Bob travels a lot for work, and yes, sometimes airplane travel is frustrating. But he has said, over and over, that he doesn’t understand why passengers yell and curse at – and pound their fists on the counter of – the only people who can get them where they’re going.
My husband and daughter recently flew to Burlington, Vermont for a college tour at UVM. Their flight back to Philly was on a very small plane that was almost fully booked. Short on seats, the airline bumped my husband up to first class because of his frequent flyer status, although my daughter remained in coach.
At the gate, several announcements were made regarding the tight overhead storage. Customers with roller board luggage that would not fit under the seats were encouraged to check them at the gate. They would be returned at the destination gate, without the need to go to baggage claim. Many people took advantage of this, although Bob noted several people stubbornly hanging on to their roller boards, thinking this somehow didn’t apply to them.
Predictably, as the plane filled up, the overhead storage filled up, too. When one woman discovered there was no room for her roller board, she flipped out. A calm and smiling flight attendant explained the situation (which had been explained about 10x before boarding). This did not satisfy the woman, who marched up and down the plane, opening bins and trying to shove other people’s luggage aside. “I have as much right as anyone else to have my bag on board!” she yelled.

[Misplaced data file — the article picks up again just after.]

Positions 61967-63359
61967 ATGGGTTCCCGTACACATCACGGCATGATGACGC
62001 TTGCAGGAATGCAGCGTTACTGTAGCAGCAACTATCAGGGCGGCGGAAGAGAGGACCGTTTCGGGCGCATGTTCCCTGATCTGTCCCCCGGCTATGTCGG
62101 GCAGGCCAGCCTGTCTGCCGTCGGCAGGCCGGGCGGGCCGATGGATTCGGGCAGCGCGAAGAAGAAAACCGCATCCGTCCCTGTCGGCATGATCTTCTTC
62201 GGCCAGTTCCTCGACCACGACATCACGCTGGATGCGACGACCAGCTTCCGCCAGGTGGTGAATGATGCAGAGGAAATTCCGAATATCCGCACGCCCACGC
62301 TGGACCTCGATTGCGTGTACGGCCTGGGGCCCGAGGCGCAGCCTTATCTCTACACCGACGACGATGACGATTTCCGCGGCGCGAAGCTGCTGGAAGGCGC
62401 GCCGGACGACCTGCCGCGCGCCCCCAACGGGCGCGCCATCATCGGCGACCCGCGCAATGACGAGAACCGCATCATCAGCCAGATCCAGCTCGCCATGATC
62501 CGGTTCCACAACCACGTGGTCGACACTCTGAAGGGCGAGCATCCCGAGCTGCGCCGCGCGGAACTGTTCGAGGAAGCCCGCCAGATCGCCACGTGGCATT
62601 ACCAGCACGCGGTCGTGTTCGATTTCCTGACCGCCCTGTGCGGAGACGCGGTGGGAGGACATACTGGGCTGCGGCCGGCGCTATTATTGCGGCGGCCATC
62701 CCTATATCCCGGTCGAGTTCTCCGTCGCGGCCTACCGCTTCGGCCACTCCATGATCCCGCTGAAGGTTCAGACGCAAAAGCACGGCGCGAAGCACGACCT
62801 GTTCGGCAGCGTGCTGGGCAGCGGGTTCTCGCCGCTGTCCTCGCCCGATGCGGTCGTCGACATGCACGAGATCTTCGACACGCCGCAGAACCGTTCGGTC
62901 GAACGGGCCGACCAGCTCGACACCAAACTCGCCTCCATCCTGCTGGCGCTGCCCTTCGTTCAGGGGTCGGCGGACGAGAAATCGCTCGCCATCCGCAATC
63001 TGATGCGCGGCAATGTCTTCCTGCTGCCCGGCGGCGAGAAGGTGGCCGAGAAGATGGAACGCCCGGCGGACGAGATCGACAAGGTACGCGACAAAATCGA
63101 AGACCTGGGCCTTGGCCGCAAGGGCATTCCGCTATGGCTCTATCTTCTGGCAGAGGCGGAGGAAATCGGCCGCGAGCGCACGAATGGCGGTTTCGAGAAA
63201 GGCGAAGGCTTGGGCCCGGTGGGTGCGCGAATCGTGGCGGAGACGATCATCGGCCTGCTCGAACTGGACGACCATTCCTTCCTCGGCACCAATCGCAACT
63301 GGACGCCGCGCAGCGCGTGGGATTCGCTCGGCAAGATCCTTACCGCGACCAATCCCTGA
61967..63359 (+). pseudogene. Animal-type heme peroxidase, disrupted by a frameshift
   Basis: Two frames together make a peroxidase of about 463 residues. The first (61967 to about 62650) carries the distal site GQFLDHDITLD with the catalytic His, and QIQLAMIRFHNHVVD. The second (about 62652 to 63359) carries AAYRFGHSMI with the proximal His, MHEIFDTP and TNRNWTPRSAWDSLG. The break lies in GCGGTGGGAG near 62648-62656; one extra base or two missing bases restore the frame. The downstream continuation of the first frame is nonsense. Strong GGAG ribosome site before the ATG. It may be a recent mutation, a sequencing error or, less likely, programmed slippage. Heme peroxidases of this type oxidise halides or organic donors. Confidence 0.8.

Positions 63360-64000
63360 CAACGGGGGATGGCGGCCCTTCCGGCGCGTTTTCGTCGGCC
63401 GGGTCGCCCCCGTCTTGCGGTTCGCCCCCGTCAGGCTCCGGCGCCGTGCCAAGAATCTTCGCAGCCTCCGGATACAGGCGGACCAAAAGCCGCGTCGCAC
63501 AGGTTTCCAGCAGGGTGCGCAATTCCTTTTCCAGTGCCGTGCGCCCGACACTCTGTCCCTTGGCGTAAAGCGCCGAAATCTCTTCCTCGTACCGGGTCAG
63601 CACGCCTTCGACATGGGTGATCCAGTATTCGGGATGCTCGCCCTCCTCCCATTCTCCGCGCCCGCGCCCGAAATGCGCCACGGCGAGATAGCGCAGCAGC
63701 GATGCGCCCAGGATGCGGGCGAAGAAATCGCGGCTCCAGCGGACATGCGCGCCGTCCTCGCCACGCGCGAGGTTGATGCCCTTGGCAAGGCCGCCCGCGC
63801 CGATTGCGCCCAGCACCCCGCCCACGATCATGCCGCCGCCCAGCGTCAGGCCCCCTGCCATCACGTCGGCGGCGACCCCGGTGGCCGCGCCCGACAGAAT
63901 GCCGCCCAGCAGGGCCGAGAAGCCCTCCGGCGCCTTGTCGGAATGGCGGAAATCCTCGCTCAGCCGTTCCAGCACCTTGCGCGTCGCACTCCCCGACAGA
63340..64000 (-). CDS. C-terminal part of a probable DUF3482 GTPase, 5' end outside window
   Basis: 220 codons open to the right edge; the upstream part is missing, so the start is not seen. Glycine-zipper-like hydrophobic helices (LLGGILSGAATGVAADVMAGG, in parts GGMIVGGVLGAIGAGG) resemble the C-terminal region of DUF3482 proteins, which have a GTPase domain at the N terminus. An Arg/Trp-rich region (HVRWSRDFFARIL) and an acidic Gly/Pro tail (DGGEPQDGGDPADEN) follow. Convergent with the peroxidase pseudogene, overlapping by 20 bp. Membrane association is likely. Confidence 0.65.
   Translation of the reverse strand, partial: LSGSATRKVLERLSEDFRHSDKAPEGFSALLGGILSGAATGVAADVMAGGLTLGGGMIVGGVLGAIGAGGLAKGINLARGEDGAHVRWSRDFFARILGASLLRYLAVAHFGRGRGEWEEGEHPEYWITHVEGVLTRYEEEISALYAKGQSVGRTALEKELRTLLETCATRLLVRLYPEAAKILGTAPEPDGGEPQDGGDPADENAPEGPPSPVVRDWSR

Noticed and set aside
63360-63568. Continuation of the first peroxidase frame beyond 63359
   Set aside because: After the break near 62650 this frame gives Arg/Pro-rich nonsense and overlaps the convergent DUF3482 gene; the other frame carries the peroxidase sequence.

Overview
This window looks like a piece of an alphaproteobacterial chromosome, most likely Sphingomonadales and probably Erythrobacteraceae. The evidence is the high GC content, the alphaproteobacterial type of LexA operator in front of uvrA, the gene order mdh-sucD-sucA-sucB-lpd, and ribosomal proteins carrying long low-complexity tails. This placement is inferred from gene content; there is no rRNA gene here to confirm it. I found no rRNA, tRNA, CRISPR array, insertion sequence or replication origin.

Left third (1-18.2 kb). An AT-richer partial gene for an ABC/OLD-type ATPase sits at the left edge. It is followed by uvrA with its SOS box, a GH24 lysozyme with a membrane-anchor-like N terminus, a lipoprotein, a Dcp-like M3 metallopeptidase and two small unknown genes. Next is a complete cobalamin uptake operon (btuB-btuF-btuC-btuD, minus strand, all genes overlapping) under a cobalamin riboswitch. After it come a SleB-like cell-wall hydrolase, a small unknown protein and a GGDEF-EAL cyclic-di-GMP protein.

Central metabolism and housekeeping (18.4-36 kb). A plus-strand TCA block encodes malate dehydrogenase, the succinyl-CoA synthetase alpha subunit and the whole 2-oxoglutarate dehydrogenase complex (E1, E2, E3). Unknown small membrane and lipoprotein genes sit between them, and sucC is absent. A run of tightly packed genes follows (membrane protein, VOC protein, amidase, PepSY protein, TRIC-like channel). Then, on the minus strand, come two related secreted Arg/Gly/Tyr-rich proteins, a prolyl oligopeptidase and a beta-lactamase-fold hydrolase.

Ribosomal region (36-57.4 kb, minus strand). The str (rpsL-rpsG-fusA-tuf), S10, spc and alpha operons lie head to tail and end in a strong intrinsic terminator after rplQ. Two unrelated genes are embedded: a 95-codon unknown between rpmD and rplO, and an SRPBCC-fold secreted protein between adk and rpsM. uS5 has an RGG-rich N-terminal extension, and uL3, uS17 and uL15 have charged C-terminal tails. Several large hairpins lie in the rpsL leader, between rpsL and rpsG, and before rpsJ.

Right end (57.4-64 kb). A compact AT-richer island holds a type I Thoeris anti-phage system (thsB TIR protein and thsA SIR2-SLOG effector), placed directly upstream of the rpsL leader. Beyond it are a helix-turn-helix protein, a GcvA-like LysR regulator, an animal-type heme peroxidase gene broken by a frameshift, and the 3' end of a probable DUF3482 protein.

Personnel from the gate boarded the plane to help deal with the woman, and finally the she turned and threwher roller board at the flight attendant, who jumped back. Then the woman took her husband’s bag (he’d been standing nearby looking down-trodden) and threw that at the attendant, too.
Bob said the flight attendant never lost her pleasant smile, although the gate personnel looked shocked and angry. They exchanged glances with one another as they took the roller boards off the plane.
Then the flight attendant went back to her job of caring for the first class passengers. When she got to Bob, he asked if she was hurt. She thanked him for his concern and said no.
“It’d serve them right if their luggage got lost,” Bob hinted.
“Oh, I don’t think it will be lost,” she said pleasantly. “It might end up under the plane instead of with the gate-checked bags. It mightend up in the very back. It might be last off the plane.” Then she asked Bob if he’d been to Burlington on business, and he explained that he’d been touring a college with his daughter. “Where is she?” she asked, looking at the empty first class seat beside him.
When he said they’d been separated, she replied, “Oh, that’s silly. What seat is she in? I’ll go get her and bring her up here.”
Karma, people. And if you’ve never seen the television show My Name is Earl, it is darn funny.
On a different topic, I want to thank Joanne Fritz who is posting the second half of my interview on her blog, My Brain on Books, today. She is also giving away her ARC, plus one signed, hardback copy of The Eighth Day after the April 22 release! Stop by her blog for a chance to win!